Medacs Healthcare

SEP 29/2015

NHS helpline 'could be overwhelmed due to nurse shortage'

The NHS 111 helpline could soon become completely overwhelmed due to a lack of nurses and other medically trained staff.

This is according to a whistleblower, who claims that the service is in 'crisis' with as many as three-quarters of calls not being answered, risking patient safety.

The Telegraph reports staff working in the call centre depend on a 'tick-box' computer system, which can mean symptoms vital to correct diagnosis could be missed. 

It has been claimed that this, coupled with staff shortages, has lead to the death of two babies.

On one of these occasions, just a single nurse was left to cover calls from a population of 2.3 million people, a former employee told the Daily Mail. The mother of a one-year-old who died after speaking to the helpline said she could have found more information through Google.

The parents of an 11-week old boy who died after they spoke to the call centre said the staff shortage meant their child was not diagnosed as being seriously ill. They believe the system has failed them.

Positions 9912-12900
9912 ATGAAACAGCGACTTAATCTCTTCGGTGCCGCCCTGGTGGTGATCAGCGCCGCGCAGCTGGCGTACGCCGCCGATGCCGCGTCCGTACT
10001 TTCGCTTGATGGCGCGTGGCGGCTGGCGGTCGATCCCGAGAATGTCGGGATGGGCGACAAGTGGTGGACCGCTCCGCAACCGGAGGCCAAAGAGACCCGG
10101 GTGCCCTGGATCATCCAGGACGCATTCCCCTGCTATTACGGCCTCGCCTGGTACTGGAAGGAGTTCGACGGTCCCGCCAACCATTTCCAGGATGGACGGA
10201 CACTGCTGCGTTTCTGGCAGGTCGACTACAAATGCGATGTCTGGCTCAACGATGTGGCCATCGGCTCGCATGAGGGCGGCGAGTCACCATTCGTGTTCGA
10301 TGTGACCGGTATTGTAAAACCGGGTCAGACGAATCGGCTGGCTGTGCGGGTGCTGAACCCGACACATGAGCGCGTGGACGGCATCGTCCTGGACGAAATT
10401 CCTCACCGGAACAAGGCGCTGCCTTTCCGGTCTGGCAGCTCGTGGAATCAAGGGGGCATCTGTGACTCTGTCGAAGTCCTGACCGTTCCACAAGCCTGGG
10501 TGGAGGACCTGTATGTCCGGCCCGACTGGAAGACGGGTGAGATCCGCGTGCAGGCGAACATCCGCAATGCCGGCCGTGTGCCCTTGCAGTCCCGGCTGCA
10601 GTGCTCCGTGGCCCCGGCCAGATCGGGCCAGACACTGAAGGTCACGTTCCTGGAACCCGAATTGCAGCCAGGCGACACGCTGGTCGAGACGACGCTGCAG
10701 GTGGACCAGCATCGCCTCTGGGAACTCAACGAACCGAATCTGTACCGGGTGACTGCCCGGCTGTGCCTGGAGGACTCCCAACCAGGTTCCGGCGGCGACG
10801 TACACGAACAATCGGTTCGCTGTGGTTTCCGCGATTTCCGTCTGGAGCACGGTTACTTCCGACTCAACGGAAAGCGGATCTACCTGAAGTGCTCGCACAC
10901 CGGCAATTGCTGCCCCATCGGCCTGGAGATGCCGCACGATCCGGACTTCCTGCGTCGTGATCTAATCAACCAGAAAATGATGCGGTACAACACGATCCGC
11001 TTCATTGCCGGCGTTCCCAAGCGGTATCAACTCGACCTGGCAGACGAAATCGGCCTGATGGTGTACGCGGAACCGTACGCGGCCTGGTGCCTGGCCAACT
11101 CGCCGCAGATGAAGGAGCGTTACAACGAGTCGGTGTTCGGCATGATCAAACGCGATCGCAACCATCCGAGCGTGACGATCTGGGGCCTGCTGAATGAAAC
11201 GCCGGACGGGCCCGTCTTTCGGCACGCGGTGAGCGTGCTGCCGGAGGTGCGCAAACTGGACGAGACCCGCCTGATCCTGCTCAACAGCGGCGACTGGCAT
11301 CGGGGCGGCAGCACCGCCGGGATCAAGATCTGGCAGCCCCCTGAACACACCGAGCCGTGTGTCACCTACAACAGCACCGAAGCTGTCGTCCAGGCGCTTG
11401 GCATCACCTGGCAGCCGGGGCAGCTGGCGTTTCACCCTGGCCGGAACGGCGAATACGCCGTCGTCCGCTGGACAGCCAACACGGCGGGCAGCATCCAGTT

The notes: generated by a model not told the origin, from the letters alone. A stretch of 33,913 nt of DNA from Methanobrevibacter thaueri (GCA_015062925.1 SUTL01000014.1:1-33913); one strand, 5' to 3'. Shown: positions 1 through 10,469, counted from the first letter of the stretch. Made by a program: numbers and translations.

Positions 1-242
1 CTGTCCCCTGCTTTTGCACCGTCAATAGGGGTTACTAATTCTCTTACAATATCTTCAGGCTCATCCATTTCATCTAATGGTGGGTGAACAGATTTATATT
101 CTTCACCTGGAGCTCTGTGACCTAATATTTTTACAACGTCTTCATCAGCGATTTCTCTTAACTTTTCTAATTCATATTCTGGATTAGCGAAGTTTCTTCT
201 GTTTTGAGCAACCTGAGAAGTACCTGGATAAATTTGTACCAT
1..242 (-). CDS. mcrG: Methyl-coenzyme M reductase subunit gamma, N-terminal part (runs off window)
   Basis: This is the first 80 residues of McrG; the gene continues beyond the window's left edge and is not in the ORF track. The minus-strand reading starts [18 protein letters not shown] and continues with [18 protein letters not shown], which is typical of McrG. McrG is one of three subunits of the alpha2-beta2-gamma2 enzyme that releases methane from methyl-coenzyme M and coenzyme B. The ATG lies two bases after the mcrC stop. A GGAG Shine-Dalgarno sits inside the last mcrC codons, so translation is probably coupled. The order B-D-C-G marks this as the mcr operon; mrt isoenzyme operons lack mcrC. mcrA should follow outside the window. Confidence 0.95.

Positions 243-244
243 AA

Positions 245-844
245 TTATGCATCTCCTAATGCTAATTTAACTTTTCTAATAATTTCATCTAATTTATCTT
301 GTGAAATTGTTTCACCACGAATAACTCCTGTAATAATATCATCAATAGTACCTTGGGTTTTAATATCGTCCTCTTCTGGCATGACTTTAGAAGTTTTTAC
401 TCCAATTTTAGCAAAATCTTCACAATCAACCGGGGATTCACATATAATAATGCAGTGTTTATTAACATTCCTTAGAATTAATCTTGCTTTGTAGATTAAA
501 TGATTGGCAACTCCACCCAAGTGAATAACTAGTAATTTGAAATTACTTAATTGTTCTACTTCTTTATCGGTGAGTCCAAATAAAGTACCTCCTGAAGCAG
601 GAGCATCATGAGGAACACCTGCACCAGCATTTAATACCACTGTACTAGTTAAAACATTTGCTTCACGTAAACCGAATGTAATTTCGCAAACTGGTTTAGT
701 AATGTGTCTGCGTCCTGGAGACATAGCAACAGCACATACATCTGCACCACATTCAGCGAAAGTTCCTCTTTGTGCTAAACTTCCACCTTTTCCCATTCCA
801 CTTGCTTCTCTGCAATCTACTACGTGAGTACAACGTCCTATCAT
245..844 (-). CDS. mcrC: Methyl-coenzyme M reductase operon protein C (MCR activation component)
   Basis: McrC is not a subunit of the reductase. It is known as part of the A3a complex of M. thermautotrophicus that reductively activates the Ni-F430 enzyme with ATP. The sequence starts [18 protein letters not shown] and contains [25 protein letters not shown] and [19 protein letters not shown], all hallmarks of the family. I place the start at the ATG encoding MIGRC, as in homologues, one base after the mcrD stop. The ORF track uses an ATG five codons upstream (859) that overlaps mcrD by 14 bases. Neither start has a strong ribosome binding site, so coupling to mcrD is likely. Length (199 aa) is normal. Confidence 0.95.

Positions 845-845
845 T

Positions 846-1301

Whistleblower Irsah Tahir, who waived her anonymity, said there were sometimes only nine employees to cover the calls from Derbyshire, Leicestershire, Nottinghamshire and Northamptonshire. 

"We were always short-staffed. There were never enough nurses. I'm not medically trained and I just don't think I was equipped to make those decisions. The amount of times I would go home in tears with the stress of it - it was just horrific," she explained. 

Emails seen by the Telegraph from supervisors show how desperate they were for more staff, pleading with employees to do overtime or cancel any annual leave they had booked.

Commenting on the report, Patricia Marquis, from the Royal College of Nursing, warned that the service needed to prioritise nursing expertise instead of relying on people with no medical training. 

"A script and a computer programme simply can't replace the advice of a skilled, experienced nurse, who can spot signs of serious conditions and ensure that the urgent help is given," she explained.

"Urgent action is needed to stop the system being completely overwhelmed."


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